A version of this essay was originally published at Tech.pinions, a website dedicated to informed opinions, insight and perspective on the tech industry.
Historians of the technology industry observed a pattern that was predictable with regard to new computing platforms. In the early days of a computing segment, like mainframes, minis and desktops, there was a great deal of platform fragmentation. These early computing systems often ran proprietary software and operating systems with little interoperability. Eventually, a standard emerged — Windows. Even though Macs stuck around, their market share stayed well below 3 percent for much of the build-out of the PC era. Here is a visual to show how platforms started fragmented and then standardized around Windows:
What you are looking at is operating-system share of devices sold annually. Of computing devices sold for most of the time period above, Microsoft was the standard. Fast-forward to today and we see a slightly different picture emerge. Windows runs on PCs, and Android and iOS run on mobile devices, giving us three primary operating systems occupying the bulk of computing devices sold each year.
You can see that as the pie went from several hundred million computing devices sold each year to now almost two billion computing devices sold annually (when you add up PCs, tablets, and smartphones), the pie has gotten much larger, but the landscape has also changed. While Android has the largest chunk of the pie, they do not have the 97 percent share Microsoft once had. The size of the pie and the global diversity of the consumer market brought with it the opportunity for several computing platforms to exist simultaneously.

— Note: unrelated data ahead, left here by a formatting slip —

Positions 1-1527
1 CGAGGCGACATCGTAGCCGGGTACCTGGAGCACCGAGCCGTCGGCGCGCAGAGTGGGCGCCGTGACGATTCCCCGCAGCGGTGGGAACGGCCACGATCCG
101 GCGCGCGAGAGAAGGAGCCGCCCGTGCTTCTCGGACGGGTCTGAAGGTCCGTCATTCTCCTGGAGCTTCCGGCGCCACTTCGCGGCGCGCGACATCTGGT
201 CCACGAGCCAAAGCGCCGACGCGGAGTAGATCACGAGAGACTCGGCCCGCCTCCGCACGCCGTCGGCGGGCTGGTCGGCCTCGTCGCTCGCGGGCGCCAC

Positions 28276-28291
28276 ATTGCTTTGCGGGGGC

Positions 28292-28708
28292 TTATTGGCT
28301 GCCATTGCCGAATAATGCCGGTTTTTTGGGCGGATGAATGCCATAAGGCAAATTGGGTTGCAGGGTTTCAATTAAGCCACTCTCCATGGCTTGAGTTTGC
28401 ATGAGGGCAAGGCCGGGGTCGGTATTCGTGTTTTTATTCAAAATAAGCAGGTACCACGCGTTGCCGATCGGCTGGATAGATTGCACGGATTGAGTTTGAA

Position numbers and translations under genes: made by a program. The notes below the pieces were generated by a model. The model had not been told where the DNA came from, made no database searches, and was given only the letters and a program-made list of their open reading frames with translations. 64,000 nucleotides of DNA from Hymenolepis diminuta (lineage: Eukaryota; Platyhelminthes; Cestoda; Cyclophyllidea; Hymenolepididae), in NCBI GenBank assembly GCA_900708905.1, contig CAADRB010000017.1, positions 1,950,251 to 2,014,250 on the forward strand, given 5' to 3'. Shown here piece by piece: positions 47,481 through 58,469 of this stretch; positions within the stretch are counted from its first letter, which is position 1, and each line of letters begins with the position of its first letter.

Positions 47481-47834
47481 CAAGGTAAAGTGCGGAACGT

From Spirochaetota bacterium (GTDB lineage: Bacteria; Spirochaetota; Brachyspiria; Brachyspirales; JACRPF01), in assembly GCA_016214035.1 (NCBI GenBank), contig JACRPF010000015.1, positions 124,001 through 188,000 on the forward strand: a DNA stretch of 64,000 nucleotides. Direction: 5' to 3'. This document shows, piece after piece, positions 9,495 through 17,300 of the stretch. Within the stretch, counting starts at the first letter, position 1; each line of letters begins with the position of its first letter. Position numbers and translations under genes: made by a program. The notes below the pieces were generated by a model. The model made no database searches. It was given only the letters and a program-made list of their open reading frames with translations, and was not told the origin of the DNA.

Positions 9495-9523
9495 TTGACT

If we take a step back and look at the installed base, we see an even clearer picture of the diversity in computing platforms in use today as well as the size of the market:
There are now well over three billion active computing devices in the world, with five primary operating systems/computing platforms — Windows, OS X, iOS, Android, and AOSP (non-Google) Android running in China. The key point here is, with the addition of scale in mobile and the inclusion of the global consumer market, there is no single standard computing platform.
The question then is, what will happen with things like virtual/augmented-reality platforms or artificial-intelligence platforms? Should we expect VR/AR or artificial intelligence to unify, and one single platform emerge like during the enterprise PC days, or will many different platforms exist as we see today in consumer computing?
I tend to lean toward the latter. While VR/AR will start off segmented with Oculus having a platform, Sony having a platform, Microsoft having a platform, Google having a platform, and even Apple having a platform eventually, it may also stay segmented rather than consolidated.
The global consumer smartphone market has shown us it can sustain many platforms, so perhaps whatever comes next will follow the same paradigm. As I’m observing with wearables, where the market is actually developing into a rich segmentation, perhaps VR/AR or artificial intelligence will do the same, adding new layers of computing platforms onto the existing ones rather than consolidating into a single one.
Ben Bajarin is a principal analyst at Creative Strategies Inc., an industry analysis, market intelligence and research firm located in Silicon Valley. His primary focus is consumer technology and market trend research. He is a husband, father, gadget enthusiast, trend spotter, early adopter and hobby farmer. Reach him @BenBajarin.
This article originally appeared on Recode.net.